Sanger plots course for election, city infrastructure

Sanger City Council approves combining local election with statewide November election, adopts city’s five-year improvement plan

City of Sanger City Hall as seen from sidewalk near Civic Center sign on Seventh St. (Kenny Goodman)
Darren Fraser
Published June 13, 2024  • 
11:30 am

SANGER – Looking ahead into the upcoming election as well as the next five years, Sanger City Council recently made some key decisions on consolidating elections and long-term infrastructure projects.

At its June 6 meeting, the Sanger City Council approved a resolution to consolidate three local elections with the Nov. 5, 2024 statewide general election. The council also approved a resolution to adopt the city’s Five-Year Capital Improvement Plan.

Mayor Frank Gonzalez, Mayor Pro Tem Daniel Martinez (District 1) and Councilmember Esmeralda Hurtado (District 3) are up for re-election this November. Resolution 2024-31 entrusts the local election to the Fresno County Clerk/Registrar of Voters. Sanger will foot the $10,000 to cover the cost of the consolidation.

According to Sanger City Clerk Becky Padron, this type of consolidation is not unusual for a small city. The alternative, she said, would be for Sanger to conduct its own municipal election.

By consolidating the election with the Nov. 5 statewide election, Sanger satisfies City Code § 2-1, which states that “general municipal elections of the city are to be held on the same day as the even-numbered Statewide General Election…”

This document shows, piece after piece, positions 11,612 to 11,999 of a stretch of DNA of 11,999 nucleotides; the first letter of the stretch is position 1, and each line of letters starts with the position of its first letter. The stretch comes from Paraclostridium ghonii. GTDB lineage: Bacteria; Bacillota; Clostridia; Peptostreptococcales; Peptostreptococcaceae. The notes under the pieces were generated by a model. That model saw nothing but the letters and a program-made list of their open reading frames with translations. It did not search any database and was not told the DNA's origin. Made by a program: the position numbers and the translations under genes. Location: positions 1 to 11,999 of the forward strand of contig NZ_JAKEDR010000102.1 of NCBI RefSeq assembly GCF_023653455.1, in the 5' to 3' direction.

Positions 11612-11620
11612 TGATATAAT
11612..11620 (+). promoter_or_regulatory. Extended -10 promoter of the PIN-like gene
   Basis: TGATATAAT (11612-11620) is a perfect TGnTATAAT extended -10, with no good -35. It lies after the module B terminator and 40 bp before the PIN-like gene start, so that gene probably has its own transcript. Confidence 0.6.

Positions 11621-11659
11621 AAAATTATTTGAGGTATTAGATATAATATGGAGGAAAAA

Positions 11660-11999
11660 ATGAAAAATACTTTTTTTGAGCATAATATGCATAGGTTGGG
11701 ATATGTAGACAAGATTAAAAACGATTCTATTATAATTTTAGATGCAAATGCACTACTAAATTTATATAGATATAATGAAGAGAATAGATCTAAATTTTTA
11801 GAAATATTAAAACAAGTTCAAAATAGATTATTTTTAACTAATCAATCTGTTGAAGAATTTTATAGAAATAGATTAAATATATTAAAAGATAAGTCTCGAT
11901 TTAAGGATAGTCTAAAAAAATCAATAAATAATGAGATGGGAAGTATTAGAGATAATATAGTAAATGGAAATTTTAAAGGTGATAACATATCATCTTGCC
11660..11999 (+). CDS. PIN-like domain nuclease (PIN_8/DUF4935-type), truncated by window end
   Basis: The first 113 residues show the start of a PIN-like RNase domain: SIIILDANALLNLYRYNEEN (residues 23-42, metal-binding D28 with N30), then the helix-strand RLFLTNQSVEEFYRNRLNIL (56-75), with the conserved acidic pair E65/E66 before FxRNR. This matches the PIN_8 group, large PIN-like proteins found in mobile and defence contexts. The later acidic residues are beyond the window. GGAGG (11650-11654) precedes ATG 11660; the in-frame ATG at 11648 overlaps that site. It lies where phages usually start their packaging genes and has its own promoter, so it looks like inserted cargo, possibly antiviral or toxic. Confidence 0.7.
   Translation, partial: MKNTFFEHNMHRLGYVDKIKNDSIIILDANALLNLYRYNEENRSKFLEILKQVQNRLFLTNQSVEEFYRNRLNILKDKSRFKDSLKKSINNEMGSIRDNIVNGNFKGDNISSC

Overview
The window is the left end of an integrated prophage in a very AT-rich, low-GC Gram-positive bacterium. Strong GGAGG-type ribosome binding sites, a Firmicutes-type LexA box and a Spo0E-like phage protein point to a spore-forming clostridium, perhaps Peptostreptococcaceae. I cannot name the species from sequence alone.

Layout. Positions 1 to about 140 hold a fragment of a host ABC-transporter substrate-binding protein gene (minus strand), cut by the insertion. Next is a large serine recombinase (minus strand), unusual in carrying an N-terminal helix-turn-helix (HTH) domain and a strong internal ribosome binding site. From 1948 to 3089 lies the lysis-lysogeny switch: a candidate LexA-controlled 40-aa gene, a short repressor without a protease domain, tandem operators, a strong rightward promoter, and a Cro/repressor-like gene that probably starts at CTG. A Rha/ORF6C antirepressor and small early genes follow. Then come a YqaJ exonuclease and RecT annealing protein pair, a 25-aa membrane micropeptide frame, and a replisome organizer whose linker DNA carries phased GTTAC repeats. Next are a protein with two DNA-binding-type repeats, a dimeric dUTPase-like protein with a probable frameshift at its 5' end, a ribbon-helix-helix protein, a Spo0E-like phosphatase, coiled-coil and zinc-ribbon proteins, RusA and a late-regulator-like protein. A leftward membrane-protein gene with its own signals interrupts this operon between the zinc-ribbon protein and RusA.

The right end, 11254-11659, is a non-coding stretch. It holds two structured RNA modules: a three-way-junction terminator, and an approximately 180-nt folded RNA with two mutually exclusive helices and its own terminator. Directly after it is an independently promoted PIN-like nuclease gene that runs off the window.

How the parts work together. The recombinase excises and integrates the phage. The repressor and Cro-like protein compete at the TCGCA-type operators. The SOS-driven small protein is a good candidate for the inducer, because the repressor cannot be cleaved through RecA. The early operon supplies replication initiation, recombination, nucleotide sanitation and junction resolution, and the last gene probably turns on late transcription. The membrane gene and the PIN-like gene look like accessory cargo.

According to the Executive Summary of the Council’s agenda item, “with adoption of this resolution, candidates for Mayor and the two Council Member seats are able to pick up and file their candidacy papers at City Hall, but otherwise the elections will be conducted by the County Clerk.”

The $10,000 will be included in the city’s fiscal year (FY) 2024-25 budget.

Council members Dolores Melendez and Michael Montelongo are up for reelection in 2026.

FIVE-YEAR CAPITAL IMPROVEMENT PLAN

City Engineer Josh Rogers provided the Council with an overview of the city’s Capital Improvement Plan (CIP) that covers FY 2024-25 to 2028-29.

This is a vast plan, encompassing transportation, public utilities, parks and recreation, general government and community services, and public safety.

Transportation projects include analyzing the city’s Pavement Management Program (PMP), which utilizes the Streetsaver software program. Other transportation concerns include identifying project segments that are eligible for federal aid based on the California Road Systems maps. The CIP includes money for intersection improvements and provides funding for traffic counts and transportation models to focus improvements on busier roads.

With respect to water and sewer, the city will tackle existing systems – lift station reconstructions, wastewater treatment plant upgrades, etc. The plan earmarks money for new water wells and tanks, constructing groundwater recharge facilities and expanding sewer trunk pipeline systems to accommodate new housing.

Parks and recreation, general government and public safety projects include rehabbing and/or retrofitting existing structures. The CIP provides funding for expanding existing facilities based on operation needs and approved planning documents.

According to the council agenda, the CIP will be used as the guideline for each year’s capital improvement budget. Prospective projects will move forward based on their place in the plan. This is subject to change if unforeseen circumstances arise or the council takes a different direction on a project.

The end goals of the plan are to maintain the existing infrastructure in a state of good repair, accommodate existing and future demands on the systems and anticipate future construction projects based on current and planned revenue sources within the five-year planning horizon. 

Darren Fraser
Reporter